Ale to the Chief
from Hilden for
PRESIDENT Bill Clinton spent St Patrick's Day in 1999 with some fine local brew as Hilden Brewery produced the tipple which would be sent to the White House to celebrate the day, the Star reported in March '99.
The 'most powerful man in the world' would have the opportunity
to sample the famous local brew when several bottles would be
delivered to Washington D.C. by the United States Consul to Northern
Ireland Ms. Jane Fort.
Ms. Fort had recently spent an afternoon in the borough as a guest of the Chamber of Commerce during which she was taken on a tour of Lisburn, which included a visit to the brewery. Mr Clinton would receive four bottles of the locally brewed beer to celebrate the biggest day in the Irish calendar.
Looking back at news from Lisburn's past
This is the second photograph of two left in to The Star by reader Peter Johnston. He does not know anyone in picture but it is Ballylesson Public Elementary School in Drumbo either 1928 or 1932
Sheer magic as Paul Daniels hits town
SUPERSTAR magician Paul Daniels brought some magic to the Lisburn Half-Marathon and Fun Run launch in March 1985.
The little magician turned the launch into a hilarious chat show as he bounced around the council chamber.
Daniels delighted council staff with his non-stop patter, and of course, performed the obligatory piece of magic, mystifying a secretary with one of his card tricks.
Paul took an instant liking to the Mayoral Chain of Office. The Mayor tread warily after hearing l from Daniels how he removed a gold attachment from the chain of her Blackpool counterpart.
With Save the Children set to benefit from the event, Daniels was delighted to learn that money would be poured into famine relief in Africa.
In its third year, the Lisburn half marathon and six mile fun run was already a firm fixture on the athletics calendar.
A MAJOR extension which would double the size of Laurelhill High School was approved in March 1985 The school had opened in 1974 but just 11 years later was catering for 855 pupils and was using 25 mobile classrooms to accommodate them.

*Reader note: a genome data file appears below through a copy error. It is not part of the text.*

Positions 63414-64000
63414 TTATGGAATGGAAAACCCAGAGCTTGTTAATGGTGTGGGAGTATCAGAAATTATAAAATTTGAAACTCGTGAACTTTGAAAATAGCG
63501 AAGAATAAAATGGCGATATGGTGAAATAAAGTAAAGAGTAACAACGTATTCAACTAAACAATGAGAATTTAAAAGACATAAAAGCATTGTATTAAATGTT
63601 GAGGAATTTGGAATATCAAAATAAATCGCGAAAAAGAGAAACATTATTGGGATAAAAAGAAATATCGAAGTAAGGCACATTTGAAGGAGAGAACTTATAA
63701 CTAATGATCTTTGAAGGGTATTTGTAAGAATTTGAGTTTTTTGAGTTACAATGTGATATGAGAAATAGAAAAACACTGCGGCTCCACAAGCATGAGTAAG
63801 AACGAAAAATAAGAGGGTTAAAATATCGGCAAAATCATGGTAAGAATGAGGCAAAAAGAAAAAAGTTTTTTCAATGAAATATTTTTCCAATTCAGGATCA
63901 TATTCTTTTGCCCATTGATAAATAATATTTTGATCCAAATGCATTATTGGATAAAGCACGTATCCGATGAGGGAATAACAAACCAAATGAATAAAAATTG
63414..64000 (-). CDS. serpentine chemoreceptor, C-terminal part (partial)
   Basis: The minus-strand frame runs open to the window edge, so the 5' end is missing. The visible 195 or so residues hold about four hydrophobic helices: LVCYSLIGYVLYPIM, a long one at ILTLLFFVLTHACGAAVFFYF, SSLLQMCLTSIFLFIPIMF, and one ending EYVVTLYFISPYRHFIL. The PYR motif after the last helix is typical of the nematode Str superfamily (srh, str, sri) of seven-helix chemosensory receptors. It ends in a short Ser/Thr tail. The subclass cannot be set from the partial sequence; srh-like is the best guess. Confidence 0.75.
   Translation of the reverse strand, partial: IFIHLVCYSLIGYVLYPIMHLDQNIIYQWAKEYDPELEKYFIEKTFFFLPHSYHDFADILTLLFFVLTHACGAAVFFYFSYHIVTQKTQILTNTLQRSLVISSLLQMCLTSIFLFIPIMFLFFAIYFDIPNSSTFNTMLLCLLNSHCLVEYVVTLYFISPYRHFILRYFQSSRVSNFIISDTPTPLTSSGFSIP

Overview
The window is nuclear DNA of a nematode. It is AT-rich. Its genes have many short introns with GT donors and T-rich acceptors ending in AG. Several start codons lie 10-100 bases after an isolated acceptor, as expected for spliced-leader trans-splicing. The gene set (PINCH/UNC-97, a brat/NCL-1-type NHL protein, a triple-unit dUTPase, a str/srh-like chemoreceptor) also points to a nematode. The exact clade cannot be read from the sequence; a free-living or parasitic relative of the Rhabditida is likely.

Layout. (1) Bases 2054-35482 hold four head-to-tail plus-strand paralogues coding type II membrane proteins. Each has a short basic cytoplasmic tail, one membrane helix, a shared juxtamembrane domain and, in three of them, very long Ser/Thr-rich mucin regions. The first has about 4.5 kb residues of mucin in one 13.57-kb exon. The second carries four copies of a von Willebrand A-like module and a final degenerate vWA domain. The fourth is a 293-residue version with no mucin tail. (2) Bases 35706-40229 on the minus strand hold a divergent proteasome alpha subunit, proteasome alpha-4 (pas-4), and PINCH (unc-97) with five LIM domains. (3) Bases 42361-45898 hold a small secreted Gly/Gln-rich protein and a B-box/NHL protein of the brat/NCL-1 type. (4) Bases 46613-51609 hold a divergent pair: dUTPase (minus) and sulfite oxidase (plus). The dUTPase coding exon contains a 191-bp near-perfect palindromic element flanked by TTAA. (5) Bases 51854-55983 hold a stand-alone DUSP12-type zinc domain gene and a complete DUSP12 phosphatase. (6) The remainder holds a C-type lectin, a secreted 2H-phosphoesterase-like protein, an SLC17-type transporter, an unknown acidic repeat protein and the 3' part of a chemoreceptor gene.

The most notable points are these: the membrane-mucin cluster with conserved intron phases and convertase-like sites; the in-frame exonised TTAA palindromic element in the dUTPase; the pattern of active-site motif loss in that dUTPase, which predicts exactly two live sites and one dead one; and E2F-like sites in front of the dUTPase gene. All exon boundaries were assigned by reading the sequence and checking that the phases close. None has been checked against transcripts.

The extension would include a new library which would be operated by the South Eastern Education and Library Board and be open to the public as well as the school. It would also include a large sports hall, lecture theatre and drama studio (which would also be for public use).
Playing fields would include new soccer pitches and cricket
It was hoped the work would go out to tender almost immediately and diggers could be on site by the end of the year.
Headmaster Mr Jim Holland described to news as 'very exciting' and said it was a welcome boost for staff and pupils and a great benefit to the local community.
Cllr Bill Gardiner Watson told Lisburn Borough Council the Department of Education had given verbal approval to the badly needed extension and he was sure the headmaster, staff and pupils would be pleased to finally have permanent accommodation.
Alderman Samuel Semple told the same meeting it was good news that Laurelhill had been given priority.
He praised the Department for their quick response to representations from Lisburn.
Hoaxes cause chaos
FOUR bomb hoaxes in the Lisburn area during one week in April 1972 brought traffic to standstill and business to a standstill as chaos was caused in area.
The incidents began with a bomb hoax at the market in Smithfield Square and later on same day there was a similar hoax at premises in Market Square.
The first had brought the market to a standstill for the fourth time while police and soldiers searched the car park business was halted for an hour.
Then at lunchtime a business in Market Square received a phone call warning
that a bomb would explode at 1.10pm. For more than an hour traffic was diverted and groups of people waited in the square for the explosion. Once again, police gave the all-clear.
Over the next two da there were more warnings, the first alert a telephone warning to Stewart's Mill warning of a bomb, but once again the premises were clear.
Meanwhile, the following day a furniture store on the Ballynahinch Road saw business disrupted with a hoax for almost an hour.
Lisburn takes to metric
THE Lisburn public seemed to have taken to the metric system without undue trouble in April 1969, according to a spokesman for the Lisburn Chemists Association.
The system which replaced the old teaspoon measure of taking medicine, proved to be not difficult for local people following its inception.
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